- OPEC continued to pull back production in April, but output from top exporter Saudi Arabia ticked up last month.
- In its monthly report, OPEC raised its forecast for oil supply growth from nonmembers in 2017 but kept its outlook for global crude demand unchanged.
In its monthly report Thursday, the producer group raised its forecast for oil supply growth from nonmembers in 2017 but kept its outlook for global crude demand unchanged.
Saudi crude oil production rose by nearly 50,000 barrels per day last month, according to figures from the kingdom and secondary sources. OPEC took about 18,000 bpd off the market in April, according to secondary sources listed in the OPEC report.
Saudi Arabia is still pumping well below the level it agreed to in November, when OPEC agreed to reduce its combined oil output by 1.2 million bpd in order to shrink huge global stockpiles and balance an oversupplied market.
But the market closely watches Riyadh's production because it has delivered the lion's share of OPEC's cuts during the first four months of the six-month deal. Oil prices pared gains immediately after OPEC released the report but later regained some ground.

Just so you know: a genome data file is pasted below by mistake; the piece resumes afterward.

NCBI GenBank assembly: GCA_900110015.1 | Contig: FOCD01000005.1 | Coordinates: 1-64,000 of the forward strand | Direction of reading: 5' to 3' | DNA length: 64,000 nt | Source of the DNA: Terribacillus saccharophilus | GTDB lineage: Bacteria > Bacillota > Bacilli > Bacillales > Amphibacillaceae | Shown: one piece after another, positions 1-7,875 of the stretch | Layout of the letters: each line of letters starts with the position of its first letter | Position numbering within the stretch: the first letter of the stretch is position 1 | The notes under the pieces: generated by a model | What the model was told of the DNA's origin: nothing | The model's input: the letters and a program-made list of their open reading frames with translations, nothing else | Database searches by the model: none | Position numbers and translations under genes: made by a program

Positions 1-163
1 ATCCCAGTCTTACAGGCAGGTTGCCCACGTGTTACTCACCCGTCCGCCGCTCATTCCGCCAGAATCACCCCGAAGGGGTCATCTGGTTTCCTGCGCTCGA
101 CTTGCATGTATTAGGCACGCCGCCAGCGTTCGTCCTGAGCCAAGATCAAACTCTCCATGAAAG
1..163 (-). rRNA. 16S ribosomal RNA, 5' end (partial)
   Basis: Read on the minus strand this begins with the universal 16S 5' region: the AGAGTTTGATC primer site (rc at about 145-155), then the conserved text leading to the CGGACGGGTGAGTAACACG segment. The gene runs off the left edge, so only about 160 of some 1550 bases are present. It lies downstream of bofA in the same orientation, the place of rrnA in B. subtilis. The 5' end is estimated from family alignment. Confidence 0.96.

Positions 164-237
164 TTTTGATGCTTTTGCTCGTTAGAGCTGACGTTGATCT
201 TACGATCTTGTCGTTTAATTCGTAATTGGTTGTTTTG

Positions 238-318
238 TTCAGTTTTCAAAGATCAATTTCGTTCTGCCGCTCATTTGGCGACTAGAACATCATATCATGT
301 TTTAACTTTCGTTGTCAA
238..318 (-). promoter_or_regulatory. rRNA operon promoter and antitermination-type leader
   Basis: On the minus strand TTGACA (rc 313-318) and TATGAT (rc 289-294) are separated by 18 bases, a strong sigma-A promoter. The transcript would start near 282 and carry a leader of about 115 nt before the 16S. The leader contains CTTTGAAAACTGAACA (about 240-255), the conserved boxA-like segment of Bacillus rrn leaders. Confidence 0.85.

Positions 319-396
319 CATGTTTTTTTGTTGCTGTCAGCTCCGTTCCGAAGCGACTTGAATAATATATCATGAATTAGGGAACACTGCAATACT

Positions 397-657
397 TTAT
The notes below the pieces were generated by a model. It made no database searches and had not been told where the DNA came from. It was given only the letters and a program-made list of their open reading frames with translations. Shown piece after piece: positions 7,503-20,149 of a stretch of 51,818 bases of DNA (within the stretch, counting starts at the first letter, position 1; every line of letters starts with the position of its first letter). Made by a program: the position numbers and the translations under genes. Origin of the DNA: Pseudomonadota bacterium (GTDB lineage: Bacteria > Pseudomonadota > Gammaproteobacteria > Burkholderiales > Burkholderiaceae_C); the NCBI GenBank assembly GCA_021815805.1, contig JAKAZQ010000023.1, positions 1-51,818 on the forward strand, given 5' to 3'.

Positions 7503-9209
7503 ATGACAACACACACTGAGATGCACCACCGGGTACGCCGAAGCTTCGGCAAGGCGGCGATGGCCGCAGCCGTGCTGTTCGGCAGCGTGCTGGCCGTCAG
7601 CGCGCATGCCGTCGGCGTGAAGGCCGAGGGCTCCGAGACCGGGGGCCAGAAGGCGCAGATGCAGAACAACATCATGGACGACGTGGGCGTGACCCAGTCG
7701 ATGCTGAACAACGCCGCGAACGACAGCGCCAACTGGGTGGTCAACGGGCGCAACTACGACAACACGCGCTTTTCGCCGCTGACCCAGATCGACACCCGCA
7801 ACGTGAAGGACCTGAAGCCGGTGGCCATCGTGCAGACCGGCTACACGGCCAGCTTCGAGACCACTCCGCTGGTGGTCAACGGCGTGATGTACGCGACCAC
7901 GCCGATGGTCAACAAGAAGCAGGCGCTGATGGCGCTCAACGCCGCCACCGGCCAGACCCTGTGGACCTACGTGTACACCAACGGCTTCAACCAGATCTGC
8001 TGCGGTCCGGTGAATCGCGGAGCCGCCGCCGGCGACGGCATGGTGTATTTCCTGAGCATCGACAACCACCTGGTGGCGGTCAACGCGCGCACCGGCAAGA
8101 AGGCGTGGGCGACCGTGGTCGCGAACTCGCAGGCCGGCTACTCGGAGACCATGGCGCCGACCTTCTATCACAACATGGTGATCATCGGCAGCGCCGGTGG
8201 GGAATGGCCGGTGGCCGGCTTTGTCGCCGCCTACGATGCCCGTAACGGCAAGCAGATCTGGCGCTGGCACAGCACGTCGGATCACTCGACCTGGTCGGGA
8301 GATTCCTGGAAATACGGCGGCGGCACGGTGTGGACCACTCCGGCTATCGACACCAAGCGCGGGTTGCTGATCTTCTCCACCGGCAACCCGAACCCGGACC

Future prices got support this week after Saudi Arabia announced it had cut crude exports to the key Asian market. Data from tanker tracking firm ClipperData shows Saudi loadings for export fell by 670,000 barrels a day in April from October, the level against which OPEC measures compliance to the output cut deal.
OPEC's two largest African producers also raised production in April. Angola pumped nearly 100,000 bpd more than it did the previous month, while Nigeria's output jumped by about 50,000 bpd.
Those increases were offset by decreases by key Middle East producers.
Iraq, OPEC's second largest producer, cut production by 39,000 bpd; Iran dialed back by nearly 35,000 bpd; and output from Libya and the United Arab Emirates dropped by more than 60,000 bpd each.
Libya's national oil company on Wednesday said the country's output has topped 800,000 barrels a day for the first time since 2014, raising concerns that this month's production could offset cuts when OPEC next reports. Libya and Nigeria are exempt from the deal because they are trying to restore supplies sidelined by internal conflicts.
Much of the attention on OPEC is now focused on whether the group will extend the six-month deal through the rest of 2017 when members meet in two weeks.
OPEC now sees production from countries outside of OPEC, including the United States and Russia, rising by 950,000 bpd this year. That's up from its previous forecast of 580,000 bpd.
OPEC's revision is largely based on higher production in the United States, where producers who rely on expensive advanced drilling methods have become more profitable as prices rise. OPEC sees U.S. drillers increasing crude output by 600,000 barrels a day this year.
"US oil and gas companies have already stepped up activities in 2017 as they start to increase their spending amid a recovery in oil prices," OPEC said in the report.
OPEC left its 2017 forecast for world oil demand unchanged at 96.4 million barrels a day.